15. A method as set forth in claim 13 wherein the series of lines extend in the slit direction y.
16. A method as set forth in claim 15 wherein the lines have a width corresponding to 1 μm or less design features.
17. A method as set forth in claim 1 wherein said delineating step comprises using reduction optics whereby the pattern on the reticle is an enlarged version of the pattern delineated onto the wafer and whereby the reticle is scanned at a faster rate than the wafer.
18. A method as set forth in claim 16 wherein the reduction optics introduces a 4:1 demagnification factor and the reticle is scanned at a rate four times faster than the wafer.
19. A method as set forth in claim 17 wherein said delineating step comprises using reflective optics whereby the slit of light is in the form of an arcuate ring concentric with a reflective axis.
20. A method as set forth in claim 1 wherein said delineating step comprises using reflective optics whereby the slit of light is in the form of an arcuate ring concentric with a reflective axis.
Description
FIELD OF THE INVENTION

This invention relates to a method of characterizing linewidth errors in a scanning lithography system.

BACKGROUND OF THE INVENTION

Integrated circuit fabrication techniques vary greatly depending on the specific chip structure being made, the exact processes being used, and/or the available equipment. However, almost all fabrication methods include a lithography process during which certain portions of a wafer (i.e., a silicon slice coated with a photoresist material) are exposed to radiation to delineate a latent image corresponding to the desired circuit pattern. Specifically, radiation is passed through a reticle having clear portions and opaque portions corresponding to the desired pattern and the radiation passing through the reticle's clear portions passes to the wafer. If reduction optics are employed, the imaging portions of the reticle reflect an enlarged version of the desired pattern, such as four times (4) the desired pattern, onto an exposure site on the wafer.

A lithography process may be performed by one of several available lithography systems. Of particular relevance to the present invention is a scanning lithography system, such as a step-and-scan lithography system. A scanning lithography system typically includes an illumination source and a projection assembly. The illumination source provides a narrow slit of light corresponding to that section of the light beam having minimal aberrations. In a reflective scanning system, the slit of light is in the form of a narrow ring concentric with the optical axis of the system's reflecting mirrors. In a purely refractive scanning system, the slit of light is the form a linear band. In a catadioptric scanning system, the slit of light may be in the form of either a ring or a band.

The slit of light illuminates a certain slit-shaped region of the reticle. Radiation passing through the clear portions of the reticle are projected by the projection assembly onto the wafer to delineate a slit-shaped region of the wafer. If reduction optics are employed, the projection assembly includes a reduction lens and the slit-shaped region of the wafer is a demagnified version of the reticle region. For example, if the projection assembly introduces a 4:1 demagnification factor, the reticle region will be four times larger than the wafer region.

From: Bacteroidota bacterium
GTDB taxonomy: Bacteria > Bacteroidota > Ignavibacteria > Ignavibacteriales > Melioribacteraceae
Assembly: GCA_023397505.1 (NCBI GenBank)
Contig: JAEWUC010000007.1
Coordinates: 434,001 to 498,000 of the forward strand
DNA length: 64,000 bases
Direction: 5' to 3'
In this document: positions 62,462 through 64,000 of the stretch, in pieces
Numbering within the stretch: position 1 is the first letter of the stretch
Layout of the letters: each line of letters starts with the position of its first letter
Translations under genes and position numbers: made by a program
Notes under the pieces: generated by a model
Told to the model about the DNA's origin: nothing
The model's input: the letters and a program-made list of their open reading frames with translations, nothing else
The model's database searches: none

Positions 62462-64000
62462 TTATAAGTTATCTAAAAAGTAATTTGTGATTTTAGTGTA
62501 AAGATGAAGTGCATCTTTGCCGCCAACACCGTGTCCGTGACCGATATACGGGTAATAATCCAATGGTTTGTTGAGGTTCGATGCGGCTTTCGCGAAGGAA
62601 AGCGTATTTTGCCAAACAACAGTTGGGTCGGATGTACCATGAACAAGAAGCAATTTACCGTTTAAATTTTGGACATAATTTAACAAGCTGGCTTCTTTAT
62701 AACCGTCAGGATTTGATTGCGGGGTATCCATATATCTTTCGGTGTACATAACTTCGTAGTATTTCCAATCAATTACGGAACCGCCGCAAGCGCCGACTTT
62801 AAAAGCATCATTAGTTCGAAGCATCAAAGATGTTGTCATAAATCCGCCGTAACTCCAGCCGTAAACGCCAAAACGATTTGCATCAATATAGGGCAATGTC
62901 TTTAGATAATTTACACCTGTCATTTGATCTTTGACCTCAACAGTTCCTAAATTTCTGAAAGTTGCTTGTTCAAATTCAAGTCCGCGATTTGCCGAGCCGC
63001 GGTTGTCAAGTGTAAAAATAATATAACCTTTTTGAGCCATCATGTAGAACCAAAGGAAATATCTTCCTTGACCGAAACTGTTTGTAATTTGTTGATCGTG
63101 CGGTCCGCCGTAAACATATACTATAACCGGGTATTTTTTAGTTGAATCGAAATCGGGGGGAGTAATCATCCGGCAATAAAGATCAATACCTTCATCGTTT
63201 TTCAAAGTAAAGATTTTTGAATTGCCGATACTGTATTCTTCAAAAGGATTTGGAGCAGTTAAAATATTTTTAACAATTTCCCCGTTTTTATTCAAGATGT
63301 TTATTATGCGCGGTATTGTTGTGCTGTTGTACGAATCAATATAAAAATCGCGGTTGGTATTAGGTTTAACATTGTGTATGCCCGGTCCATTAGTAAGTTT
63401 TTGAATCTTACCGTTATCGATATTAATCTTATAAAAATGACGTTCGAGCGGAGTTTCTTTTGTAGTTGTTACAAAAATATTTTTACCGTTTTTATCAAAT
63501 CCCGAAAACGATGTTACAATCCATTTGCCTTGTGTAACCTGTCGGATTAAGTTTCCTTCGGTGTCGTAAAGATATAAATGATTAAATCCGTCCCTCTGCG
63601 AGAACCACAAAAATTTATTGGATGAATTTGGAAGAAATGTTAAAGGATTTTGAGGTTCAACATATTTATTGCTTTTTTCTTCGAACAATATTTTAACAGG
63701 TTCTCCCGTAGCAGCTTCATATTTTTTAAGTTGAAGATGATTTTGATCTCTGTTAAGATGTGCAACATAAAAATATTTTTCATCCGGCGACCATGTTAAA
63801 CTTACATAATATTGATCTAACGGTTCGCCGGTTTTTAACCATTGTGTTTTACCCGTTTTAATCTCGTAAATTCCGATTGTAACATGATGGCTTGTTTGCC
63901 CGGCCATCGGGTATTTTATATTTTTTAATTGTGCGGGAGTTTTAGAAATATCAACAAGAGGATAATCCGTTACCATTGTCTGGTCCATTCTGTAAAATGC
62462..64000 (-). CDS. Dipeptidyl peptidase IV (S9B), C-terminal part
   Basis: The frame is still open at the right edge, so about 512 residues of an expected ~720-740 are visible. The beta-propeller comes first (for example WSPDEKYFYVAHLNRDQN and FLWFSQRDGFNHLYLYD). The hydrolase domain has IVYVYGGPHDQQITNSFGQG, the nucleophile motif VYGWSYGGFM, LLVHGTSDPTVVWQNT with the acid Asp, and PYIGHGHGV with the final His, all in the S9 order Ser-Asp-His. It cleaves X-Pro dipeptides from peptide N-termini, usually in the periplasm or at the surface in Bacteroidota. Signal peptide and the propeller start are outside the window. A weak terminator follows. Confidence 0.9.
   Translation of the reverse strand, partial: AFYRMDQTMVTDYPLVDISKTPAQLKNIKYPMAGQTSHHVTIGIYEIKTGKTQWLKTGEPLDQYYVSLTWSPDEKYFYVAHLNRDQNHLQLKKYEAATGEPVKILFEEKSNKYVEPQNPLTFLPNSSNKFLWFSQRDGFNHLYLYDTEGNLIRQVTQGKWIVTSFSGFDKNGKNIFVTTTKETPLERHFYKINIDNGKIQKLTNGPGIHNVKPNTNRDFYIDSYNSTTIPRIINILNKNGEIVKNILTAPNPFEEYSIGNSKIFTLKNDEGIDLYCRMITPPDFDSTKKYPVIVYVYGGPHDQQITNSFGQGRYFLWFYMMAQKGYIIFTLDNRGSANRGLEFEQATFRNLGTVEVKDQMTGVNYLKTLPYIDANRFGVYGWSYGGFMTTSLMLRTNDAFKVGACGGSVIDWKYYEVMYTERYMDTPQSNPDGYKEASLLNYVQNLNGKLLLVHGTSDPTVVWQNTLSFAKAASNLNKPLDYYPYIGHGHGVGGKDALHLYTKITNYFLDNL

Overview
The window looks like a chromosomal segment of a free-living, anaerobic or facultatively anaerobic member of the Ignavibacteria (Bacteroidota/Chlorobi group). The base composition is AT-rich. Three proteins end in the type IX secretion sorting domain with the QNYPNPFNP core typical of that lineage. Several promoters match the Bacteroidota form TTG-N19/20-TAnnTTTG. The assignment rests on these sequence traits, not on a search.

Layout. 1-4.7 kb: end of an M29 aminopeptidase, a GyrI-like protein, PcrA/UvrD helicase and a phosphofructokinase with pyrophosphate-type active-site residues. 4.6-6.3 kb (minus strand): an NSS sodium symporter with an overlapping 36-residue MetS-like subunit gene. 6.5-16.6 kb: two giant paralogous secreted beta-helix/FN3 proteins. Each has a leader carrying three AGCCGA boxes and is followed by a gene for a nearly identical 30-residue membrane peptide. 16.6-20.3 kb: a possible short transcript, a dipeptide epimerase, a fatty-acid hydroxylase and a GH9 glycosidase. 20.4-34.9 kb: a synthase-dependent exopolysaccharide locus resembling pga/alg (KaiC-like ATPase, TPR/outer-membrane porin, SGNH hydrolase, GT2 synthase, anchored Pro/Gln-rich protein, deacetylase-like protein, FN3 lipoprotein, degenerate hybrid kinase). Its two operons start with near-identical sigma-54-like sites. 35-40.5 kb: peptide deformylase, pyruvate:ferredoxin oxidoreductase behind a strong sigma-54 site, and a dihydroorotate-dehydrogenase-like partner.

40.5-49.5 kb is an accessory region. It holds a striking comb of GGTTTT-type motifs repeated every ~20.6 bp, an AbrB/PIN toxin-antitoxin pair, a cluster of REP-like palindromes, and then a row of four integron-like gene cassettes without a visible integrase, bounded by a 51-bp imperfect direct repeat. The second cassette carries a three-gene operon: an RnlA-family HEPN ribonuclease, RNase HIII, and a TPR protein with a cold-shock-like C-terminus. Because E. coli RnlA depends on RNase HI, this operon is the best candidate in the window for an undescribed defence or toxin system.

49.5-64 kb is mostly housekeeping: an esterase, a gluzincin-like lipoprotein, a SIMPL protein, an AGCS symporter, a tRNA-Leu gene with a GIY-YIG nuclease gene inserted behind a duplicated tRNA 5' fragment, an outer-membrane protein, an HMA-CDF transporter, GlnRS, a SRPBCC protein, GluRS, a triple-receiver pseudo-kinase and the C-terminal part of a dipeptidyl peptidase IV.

The illumination slit extends entirely across the imaging surface of the reticle in one direction and is scanned across the imaging surface of the wafer in a transverse direction. For the purposes of the present discussion, the direction the slit extends will be called the "slit direction" and the direction of scanning will be called the "scan direction."

Scanning is accomplished by relative movement between the optical elements (i.e., the illumination source and the projection assembly) and the imaging elements (i.e., the wafer and the reticle). For example, the illumination source and the projection assembly may remain stationary and the wafer and the reticle may be moved relative thereto. To this end, the lithography system could include stages that support the wafer and the reticle, respectively, and a scanning assembly which moves the stages in the scan direction. If the system employs reduction optics, the wafer must move at a slower rate than the reticle. Thus, if the projection assembly introduces a 4:1 demagnification factor, the scanning assembly must move the reticle stage four times faster than the wafer stage.

A lithography system must have the consistent ability to print features having a certain minimum size. This feature size is measured in terms of "linewidth." Typically, during the set-up of the lithography system, an actual linewidth is measured and compared to a target value to obtain an error factor. If the error factor is within an acceptable tolerance, the lithography process may proceed. If the error factor is too great, adjustments are made to the lithography components to obtain acceptable linewidth tolerances before proceeding with the lithography process.

In a reduction scanning lithography system, linewidth errors may be caused by optical aberrations and/or other non-optical factors. As such, the absolute value of a linewidth error itself does not provide any insight as to whether the errors are caused by the system's optical components, its scanning components, or both. While adjustments may be made to, for example, the system's scanning assembly, to reduce linewidth errors to an acceptable tolerance, these adjustments will not cure the contribution of the error caused by optical aberrations.